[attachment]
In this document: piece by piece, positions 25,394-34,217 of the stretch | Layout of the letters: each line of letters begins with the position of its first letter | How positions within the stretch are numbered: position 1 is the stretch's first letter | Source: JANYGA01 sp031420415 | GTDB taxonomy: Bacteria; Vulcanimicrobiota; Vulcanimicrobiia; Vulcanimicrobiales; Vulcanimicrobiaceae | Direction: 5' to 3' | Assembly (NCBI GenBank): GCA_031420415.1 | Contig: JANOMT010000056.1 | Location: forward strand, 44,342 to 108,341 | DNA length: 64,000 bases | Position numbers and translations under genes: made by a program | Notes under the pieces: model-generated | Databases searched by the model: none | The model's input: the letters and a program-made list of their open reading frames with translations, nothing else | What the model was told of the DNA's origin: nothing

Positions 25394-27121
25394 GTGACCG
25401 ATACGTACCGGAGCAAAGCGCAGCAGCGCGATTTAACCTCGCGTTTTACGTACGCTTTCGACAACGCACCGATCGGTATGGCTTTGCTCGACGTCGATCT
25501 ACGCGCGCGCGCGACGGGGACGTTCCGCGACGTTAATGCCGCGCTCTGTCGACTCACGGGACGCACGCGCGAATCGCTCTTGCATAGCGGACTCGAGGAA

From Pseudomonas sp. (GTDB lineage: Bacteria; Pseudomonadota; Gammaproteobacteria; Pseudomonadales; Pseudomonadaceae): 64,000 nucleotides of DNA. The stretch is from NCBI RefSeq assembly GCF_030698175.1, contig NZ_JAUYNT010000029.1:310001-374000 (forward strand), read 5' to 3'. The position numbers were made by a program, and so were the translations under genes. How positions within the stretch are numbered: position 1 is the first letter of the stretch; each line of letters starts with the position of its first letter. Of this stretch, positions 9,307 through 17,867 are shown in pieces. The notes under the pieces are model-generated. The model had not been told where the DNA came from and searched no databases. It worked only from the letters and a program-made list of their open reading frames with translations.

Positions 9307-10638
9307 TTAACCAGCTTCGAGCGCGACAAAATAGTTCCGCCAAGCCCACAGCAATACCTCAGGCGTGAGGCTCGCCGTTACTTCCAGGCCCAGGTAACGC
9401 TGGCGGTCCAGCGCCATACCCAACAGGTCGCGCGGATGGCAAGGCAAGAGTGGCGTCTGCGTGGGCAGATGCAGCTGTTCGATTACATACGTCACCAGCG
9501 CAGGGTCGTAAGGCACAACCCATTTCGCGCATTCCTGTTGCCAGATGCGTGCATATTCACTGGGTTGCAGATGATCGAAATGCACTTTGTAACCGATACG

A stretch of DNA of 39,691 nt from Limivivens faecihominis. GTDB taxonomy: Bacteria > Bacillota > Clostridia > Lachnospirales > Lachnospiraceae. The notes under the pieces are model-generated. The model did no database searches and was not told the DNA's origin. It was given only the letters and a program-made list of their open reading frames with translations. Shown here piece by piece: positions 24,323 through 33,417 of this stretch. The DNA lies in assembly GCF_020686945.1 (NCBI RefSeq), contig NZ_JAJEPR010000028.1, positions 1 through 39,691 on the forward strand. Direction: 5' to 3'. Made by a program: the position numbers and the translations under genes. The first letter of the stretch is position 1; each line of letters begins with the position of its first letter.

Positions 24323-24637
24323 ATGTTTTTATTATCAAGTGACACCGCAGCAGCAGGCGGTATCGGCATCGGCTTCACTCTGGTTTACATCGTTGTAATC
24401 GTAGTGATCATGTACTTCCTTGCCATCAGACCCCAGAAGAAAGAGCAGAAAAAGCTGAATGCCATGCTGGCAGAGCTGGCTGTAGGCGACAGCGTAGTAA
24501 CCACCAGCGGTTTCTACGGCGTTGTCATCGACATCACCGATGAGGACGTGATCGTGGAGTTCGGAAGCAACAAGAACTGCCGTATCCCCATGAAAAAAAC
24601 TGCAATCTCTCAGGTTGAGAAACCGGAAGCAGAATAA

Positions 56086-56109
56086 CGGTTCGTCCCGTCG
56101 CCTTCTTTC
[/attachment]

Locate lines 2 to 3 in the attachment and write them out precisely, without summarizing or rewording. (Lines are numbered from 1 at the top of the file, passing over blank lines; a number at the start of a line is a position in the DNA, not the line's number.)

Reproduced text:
Positions 25394-27121
25394 GTGACCG